Getting to Initial Scale

The $64,000,000 Question: When Things Become Unstoppable'

Jason Lemkin

A little while back, a VC asked me what I thought of a prospective mid/late stage investment.  I was/am reasonably familiar with this company as it is adjacent to EchoSign.

My answer was, well, I’d probably pass — certainly at the valuation (12x+ ARR).  I said the product was ooooold and the platform dated, the UX/UI was inferior and difficult to update due to legacy users, and that the team was pretty good but full of a lot of mercenaries and new hires, with little founder DNA left.  To me it was a B+ deal at an A- valuation.

His answer back was he didn’t care about any of that.  He acknowledged the product was pretty bad by 2013 standards.  He acknowledged it wouldn’t likely get much better, and that half the management team might cycle out in the next six months.  He didn’t care at all.  He didn’t care about the competitive landscape, not much, either.  His point was this SaaS Company, at $40m ARR, had Sufficient Momentum.  It wasn’t going to be stopped.  All he really cared about (the VC) was the absolute market size and dynamics, which he was vague on and which I was able to be somewhat helpful with.

And he made the investment.

I thought about this again the other day when Adobe announced that EchoSign and the Adobe Document Services had hit $64,000,000 in ARR.

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And that VC, he had a point.  I can see it now, so clearly.  From a $64,000,000 perch at least.

There’s a point where if you get a SaaS product large enough, and keep funding it — then until the paradigm changes on you, which may take a decade or more — the question is just about how much you grow in a given year.  40%?  70%?  90%?   Add in oligopical (vs. perfect competition – more on the difference here) market dynamics, and you can just keep going and going and going as long as you have a dedicated team.

My only learning and insight is if you’re post-Initial Scale … squint and see Unstoppable.  That’s your next hill.  And it is different there.   That may be $20-$30m in ARR, maybe a little less if your ACV is low, maybe toward the high end if your ACV is high.  

>> Unstoppable is achieved in fact at far lower ARR terms than you might think.

Once you’re there, it may not feel real yet.  In fact, I can almost guarantee it won’t feel truly real yet.  Your pipeline may be lumpy, and that CYE growth target may seem rather challenging.  I recently met with a good friend of mine who is almost doing $20m in ARR after < 36 months, and he still felt the leads, the revenue, were unpredictable.  But put that aside for long-term planning purposes.  You don’t have to see the IPO yet or anything intimidating like that as the next stage.  Just get to Unstoppable.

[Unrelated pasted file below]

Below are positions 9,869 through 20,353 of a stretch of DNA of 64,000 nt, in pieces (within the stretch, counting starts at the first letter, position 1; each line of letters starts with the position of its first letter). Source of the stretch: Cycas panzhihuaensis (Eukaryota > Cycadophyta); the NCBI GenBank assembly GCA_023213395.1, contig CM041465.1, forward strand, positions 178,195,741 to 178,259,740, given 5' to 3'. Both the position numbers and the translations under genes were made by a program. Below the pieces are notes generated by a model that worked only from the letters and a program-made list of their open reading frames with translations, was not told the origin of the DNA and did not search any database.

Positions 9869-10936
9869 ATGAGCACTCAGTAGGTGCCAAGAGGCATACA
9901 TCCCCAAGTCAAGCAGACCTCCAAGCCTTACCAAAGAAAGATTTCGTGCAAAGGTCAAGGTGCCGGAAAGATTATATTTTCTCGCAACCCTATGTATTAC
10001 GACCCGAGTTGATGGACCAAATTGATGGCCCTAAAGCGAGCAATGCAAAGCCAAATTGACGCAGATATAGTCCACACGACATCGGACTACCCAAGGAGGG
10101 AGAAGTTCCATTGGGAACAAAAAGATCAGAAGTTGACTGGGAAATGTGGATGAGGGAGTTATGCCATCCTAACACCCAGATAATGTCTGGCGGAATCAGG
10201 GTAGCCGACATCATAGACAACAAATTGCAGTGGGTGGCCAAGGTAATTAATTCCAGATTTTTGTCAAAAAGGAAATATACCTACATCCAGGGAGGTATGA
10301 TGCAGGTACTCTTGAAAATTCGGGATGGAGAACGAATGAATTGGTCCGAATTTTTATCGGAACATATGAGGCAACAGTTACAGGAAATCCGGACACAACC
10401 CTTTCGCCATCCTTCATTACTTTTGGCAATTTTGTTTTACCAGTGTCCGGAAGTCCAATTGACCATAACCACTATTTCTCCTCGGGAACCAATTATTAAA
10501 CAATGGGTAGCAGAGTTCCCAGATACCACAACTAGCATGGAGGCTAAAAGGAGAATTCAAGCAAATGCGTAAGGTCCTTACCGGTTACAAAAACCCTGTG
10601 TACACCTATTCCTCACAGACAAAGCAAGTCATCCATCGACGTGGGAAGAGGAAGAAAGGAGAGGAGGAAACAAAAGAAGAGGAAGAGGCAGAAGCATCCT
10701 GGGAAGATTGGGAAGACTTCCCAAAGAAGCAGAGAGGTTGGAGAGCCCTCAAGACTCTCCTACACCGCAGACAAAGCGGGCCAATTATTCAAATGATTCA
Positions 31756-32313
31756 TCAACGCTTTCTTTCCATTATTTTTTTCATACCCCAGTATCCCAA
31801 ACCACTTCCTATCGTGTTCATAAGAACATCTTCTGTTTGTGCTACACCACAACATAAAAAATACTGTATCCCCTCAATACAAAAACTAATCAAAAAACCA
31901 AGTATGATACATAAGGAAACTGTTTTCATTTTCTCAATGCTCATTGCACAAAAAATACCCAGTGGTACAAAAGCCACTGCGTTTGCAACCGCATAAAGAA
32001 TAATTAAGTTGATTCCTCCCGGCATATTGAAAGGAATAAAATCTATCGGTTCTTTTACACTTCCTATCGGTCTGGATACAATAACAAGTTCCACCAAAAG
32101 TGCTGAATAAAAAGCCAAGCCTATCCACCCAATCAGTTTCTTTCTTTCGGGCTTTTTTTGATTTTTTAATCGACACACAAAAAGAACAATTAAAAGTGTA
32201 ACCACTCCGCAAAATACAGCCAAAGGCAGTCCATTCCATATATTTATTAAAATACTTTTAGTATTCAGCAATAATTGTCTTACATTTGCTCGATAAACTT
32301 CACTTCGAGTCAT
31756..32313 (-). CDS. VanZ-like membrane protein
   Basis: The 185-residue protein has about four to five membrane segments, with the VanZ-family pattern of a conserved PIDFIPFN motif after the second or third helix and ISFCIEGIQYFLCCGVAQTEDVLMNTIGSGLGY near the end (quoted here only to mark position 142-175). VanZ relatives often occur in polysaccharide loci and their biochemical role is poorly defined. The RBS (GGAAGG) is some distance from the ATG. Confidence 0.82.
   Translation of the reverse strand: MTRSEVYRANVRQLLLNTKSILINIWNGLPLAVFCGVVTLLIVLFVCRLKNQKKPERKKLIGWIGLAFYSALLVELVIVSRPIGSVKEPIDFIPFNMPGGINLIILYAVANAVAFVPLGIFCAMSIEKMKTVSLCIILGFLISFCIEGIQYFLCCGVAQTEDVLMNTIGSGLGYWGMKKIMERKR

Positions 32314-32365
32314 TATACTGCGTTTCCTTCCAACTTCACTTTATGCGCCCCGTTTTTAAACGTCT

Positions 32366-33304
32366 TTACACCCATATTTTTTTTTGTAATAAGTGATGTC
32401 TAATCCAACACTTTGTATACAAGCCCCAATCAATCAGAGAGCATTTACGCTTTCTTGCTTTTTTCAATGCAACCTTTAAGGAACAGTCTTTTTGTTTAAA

Momentum builds on momentum.  Get to where you have a real brand, and 1000s or 10,000s of customers, treat them well, keep investing, and $20-$30m in ARR and … Then it will be different.  Not easy per se — SaaS never is easy — but different.  It will all come together.  Even if your product isn’t perfect, even if the competition is all over you, even if you haven’t even done a new release in a year, even if your sales efficiency is going down, even if Salesforce or Google or whomever builds the world’s most awesome competitive app … even if almost anything.  So long as you get to Unstoppable.  You can be slowed still.  But you can’t be stopped.

It will take time.  It will take years.  It will be hard to see.   But all that matters is you get to Unstoppable, not when.  Just write off whatever pain and time it took you to get to your current point.  It doesn’t matter.  SaaS is a 7-10 year journey, after all.

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Published on March 27, 2013
  • Sunir Shah

    It’s positioning. There are only 3 rungs on the ladder. 50% market share, 30% market share, or 10% market share. Everyone else is fighting for the remaining 10%.

    Once you get to positions 1 or 2, your company will survive as long as the market survives and you don’t do anything stupid. You just have to show up every day and take your money.

    • jasonlkn

      For sure I agree 100% Sunir, if my “positioning” you really mean position. That’s the 100% strategic insight.

      All I’m trying to do with SaaStr is talk about tactics and strategy with a small “s”. How to get to the next level without making avoidable errors. I think everyone in an oligopical market at least would agree with the 50/30/10 analysis or something similar. But what do I do with that knowledge. It’s great for VCs but how does that help me as a SaaS founder? How do I get there?

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